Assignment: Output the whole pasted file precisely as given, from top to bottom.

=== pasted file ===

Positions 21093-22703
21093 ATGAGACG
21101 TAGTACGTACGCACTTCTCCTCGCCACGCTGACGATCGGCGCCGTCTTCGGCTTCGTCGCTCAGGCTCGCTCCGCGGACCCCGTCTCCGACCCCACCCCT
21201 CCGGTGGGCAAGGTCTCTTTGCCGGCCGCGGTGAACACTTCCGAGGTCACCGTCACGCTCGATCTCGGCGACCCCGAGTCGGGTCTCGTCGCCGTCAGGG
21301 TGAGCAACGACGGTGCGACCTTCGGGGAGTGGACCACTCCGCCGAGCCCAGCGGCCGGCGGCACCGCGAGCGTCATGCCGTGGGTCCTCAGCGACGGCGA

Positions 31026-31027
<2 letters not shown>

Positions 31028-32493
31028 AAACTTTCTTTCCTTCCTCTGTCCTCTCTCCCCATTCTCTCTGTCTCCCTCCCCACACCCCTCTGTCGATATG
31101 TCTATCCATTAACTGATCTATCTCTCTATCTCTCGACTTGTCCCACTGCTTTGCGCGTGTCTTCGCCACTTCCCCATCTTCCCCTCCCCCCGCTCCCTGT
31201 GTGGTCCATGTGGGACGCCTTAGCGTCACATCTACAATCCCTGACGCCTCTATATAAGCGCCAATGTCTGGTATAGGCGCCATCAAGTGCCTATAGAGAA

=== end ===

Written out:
Positions 21093-22703
21093 ATGAGACG
21101 TAGTACGTACGCACTTCTCCTCGCCACGCTGACGATCGGCGCCGTCTTCGGCTTCGTCGCTCAGGCTCGCTCCGCGGACCCCGTCTCCGACCCCACCCCT
21201 CCGGTGGGCAAGGTCTCTTTGCCGGCCGCGGTGAACACTTCCGAGGTCACCGTCACGCTCGATCTCGGCGACCCCGAGTCGGGTCTCGTCGCCGTCAGGG
21301 TGAGCAACGACGGTGCGACCTTCGGGGAGTGGACCACTCCGCCGAGCCCAGCGGCCGGCGGCACCGCGAGCGTCATGCCGTGGGTCCTCAGCGACGGCGA

Positions 31026-31027
<2 letters not shown>

Positions 31028-32493
31028 AAACTTTCTTTCCTTCCTCTGTCCTCTCTCCCCATTCTCTCTGTCTCCCTCCCCACACCCCTCTGTCGATATG
31101 TCTATCCATTAACTGATCTATCTCTCTATCTCTCGACTTGTCCCACTGCTTTGCGCGTGTCTTCGCCACTTCCCCATCTTCCCCTCCCCCCGCTCCCTGT
31201 GTGGTCCATGTGGGACGCCTTAGCGTCACATCTACAATCCCTGACGCCTCTATATAAGCGCCAATGTCTGGTATAGGCGCCATCAAGTGCCTATAGAGAA